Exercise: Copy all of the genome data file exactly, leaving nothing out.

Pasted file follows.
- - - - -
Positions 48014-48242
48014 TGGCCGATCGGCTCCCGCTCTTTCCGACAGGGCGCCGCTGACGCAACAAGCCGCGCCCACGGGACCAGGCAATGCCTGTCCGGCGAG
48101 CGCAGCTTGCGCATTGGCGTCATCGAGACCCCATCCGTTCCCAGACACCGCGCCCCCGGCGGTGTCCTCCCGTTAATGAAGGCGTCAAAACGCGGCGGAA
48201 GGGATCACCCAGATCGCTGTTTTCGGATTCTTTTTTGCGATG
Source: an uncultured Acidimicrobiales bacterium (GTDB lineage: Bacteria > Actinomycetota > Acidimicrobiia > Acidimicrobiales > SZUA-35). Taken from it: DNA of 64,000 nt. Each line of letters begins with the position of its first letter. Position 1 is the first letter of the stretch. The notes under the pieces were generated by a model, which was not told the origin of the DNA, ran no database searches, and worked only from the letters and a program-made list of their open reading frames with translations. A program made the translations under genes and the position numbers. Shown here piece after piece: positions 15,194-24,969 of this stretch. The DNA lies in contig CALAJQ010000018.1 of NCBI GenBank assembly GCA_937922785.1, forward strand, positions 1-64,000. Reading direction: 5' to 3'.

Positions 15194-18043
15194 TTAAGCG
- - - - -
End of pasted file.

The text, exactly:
Positions 48014-48242
48014 TGGCCGATCGGCTCCCGCTCTTTCCGACAGGGCGCCGCTGACGCAACAAGCCGCGCCCACGGGACCAGGCAATGCCTGTCCGGCGAG
48101 CGCAGCTTGCGCATTGGCGTCATCGAGACCCCATCCGTTCCCAGACACCGCGCCCCCGGCGGTGTCCTCCCGTTAATGAAGGCGTCAAAACGCGGCGGAA
48201 GGGATCACCCAGATCGCTGTTTTCGGATTCTTTTTTGCGATG
Source: an uncultured Acidimicrobiales bacterium (GTDB lineage: Bacteria > Actinomycetota > Acidimicrobiia > Acidimicrobiales > SZUA-35). Taken from it: DNA of 64,000 nt. Each line of letters begins with the position of its first letter. Position 1 is the first letter of the stretch. The notes under the pieces were generated by a model, which was not told the origin of the DNA, ran no database searches, and worked only from the letters and a program-made list of their open reading frames with translations. A program made the translations under genes and the position numbers. Shown here piece after piece: positions 15,194-24,969 of this stretch. The DNA lies in contig CALAJQ010000018.1 of NCBI GenBank assembly GCA_937922785.1, forward strand, positions 1-64,000. Reading direction: 5' to 3'.

Positions 15194-18043
15194 TTAAGCG